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493 bytes added, 09:19, 4 December 2017
Hydropower example
====Hydropower example====
To calculate the theoretical maximum energy that can be produced from a microhydro plant, a few pieces of information are needed. Among these is the Hazen-Williams equation, which allows for the calculation of loss due to friction. The equation is as follows: f=0.2083*(100/c)<sup>1.852</sup>*Q<sup>1.852</sup>/d<sup>14.8528655</sup>, where c is the hazen-williams coefficient and is unique to the piping used, Q is the flow in gallons per minute, and d is the diameter of the pipe in inches. The hazen-williams coefficient c is an indicator of how "smooth" the inner wall of a pipe is; since c is in the denominator, a higher c value correlates to less friction.
For instance, to find the friction loss of a 500 gpm flow through an 8" PVC pipe with a c value of 150, the Hazen-williams equation provides a loss of 0.395 613 feet-loss per 100 feet pipe. Once you have found the feet-loss per 100 feet of pipe, you can multiply this rate by the length of pipe to determine the total feet-loss. You would then subtract the total feet-loss from the total head to find the net head H that you will use in your final power output calculation.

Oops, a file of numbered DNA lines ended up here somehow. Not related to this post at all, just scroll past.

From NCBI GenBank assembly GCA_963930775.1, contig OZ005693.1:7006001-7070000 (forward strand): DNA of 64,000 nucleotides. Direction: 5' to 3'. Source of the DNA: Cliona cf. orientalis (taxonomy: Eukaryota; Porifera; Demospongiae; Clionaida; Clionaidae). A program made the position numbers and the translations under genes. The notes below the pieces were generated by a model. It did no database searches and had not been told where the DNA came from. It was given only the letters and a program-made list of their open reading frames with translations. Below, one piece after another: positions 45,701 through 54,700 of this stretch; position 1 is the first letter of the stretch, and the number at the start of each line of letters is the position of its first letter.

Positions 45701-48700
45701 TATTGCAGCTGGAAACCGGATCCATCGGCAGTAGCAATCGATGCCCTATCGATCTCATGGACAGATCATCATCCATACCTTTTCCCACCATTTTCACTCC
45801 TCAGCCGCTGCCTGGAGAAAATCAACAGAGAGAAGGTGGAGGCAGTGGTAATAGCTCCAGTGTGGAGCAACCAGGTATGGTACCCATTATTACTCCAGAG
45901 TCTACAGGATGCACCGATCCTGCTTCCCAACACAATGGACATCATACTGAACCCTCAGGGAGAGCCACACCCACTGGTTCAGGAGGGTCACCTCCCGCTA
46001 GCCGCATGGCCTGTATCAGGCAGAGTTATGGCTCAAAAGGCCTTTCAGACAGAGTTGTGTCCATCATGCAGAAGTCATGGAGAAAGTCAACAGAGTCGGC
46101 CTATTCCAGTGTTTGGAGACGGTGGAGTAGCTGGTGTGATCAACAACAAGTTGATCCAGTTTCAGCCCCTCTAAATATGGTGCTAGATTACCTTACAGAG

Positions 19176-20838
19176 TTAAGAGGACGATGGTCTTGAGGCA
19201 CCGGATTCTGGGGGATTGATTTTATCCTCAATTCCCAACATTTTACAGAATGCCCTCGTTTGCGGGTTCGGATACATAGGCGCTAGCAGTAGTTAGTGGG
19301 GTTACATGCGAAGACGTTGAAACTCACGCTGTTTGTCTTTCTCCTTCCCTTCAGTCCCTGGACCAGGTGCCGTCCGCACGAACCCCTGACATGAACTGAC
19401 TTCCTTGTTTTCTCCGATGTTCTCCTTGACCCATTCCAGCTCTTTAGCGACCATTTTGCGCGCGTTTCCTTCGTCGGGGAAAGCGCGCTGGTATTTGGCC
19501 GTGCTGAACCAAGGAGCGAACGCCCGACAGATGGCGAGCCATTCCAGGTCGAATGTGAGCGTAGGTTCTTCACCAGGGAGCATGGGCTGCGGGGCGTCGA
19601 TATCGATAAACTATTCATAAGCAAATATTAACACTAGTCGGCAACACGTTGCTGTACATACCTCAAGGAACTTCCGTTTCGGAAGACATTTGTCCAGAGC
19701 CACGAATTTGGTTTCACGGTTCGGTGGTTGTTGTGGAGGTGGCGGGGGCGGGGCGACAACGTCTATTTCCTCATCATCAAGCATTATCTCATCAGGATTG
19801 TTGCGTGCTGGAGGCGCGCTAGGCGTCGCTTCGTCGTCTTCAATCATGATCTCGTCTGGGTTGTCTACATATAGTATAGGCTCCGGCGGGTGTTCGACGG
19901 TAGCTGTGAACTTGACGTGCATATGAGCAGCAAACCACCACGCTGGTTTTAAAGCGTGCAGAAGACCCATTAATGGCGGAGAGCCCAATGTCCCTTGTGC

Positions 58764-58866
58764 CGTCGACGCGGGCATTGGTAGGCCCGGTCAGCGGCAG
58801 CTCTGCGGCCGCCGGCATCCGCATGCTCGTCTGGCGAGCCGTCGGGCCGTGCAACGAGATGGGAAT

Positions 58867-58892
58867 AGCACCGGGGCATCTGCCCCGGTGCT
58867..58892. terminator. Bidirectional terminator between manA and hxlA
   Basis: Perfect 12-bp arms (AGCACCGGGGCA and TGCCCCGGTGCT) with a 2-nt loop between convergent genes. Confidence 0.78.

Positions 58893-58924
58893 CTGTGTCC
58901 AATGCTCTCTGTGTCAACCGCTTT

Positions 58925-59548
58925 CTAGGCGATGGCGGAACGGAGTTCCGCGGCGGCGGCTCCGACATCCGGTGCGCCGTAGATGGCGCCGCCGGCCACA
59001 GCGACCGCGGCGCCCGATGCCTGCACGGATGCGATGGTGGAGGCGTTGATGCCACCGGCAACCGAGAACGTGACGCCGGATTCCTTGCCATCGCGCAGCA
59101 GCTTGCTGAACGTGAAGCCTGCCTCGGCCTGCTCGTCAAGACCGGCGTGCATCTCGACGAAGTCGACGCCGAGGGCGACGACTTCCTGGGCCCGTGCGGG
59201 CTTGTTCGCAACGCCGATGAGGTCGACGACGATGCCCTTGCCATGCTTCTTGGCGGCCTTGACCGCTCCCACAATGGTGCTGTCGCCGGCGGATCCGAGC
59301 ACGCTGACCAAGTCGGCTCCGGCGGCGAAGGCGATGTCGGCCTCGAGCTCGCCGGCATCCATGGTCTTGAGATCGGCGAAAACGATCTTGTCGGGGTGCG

To determine the power in output of such a system, the equation P=Q*H/k is used, where Q is the flow ratein gallons per minute, H is the head lossin feet, and k is a constant of 5,310 gal*ft/(min*kW). For a flow of 500 gallons per minute and a head loss of 60 feet, maximum power would be found as: (500 gal/min *60 feet)/5310 gal-ft/min*KW, which comes out to 5.65 kW.
This theoretical maximum is prevented by real world obstacles, such as turbine efficiency, pipe friction, and the conversion from potential to kinetic energy. To determine how much energy can be produced by a plant with a given efficiency, simply multiply the theoretical by the plant's efficiency. Turbine efficiency is generally between 50-80%. For instance, if the same plant had 90% efficiency, 5.65 kW*0.9= 5.085kW.

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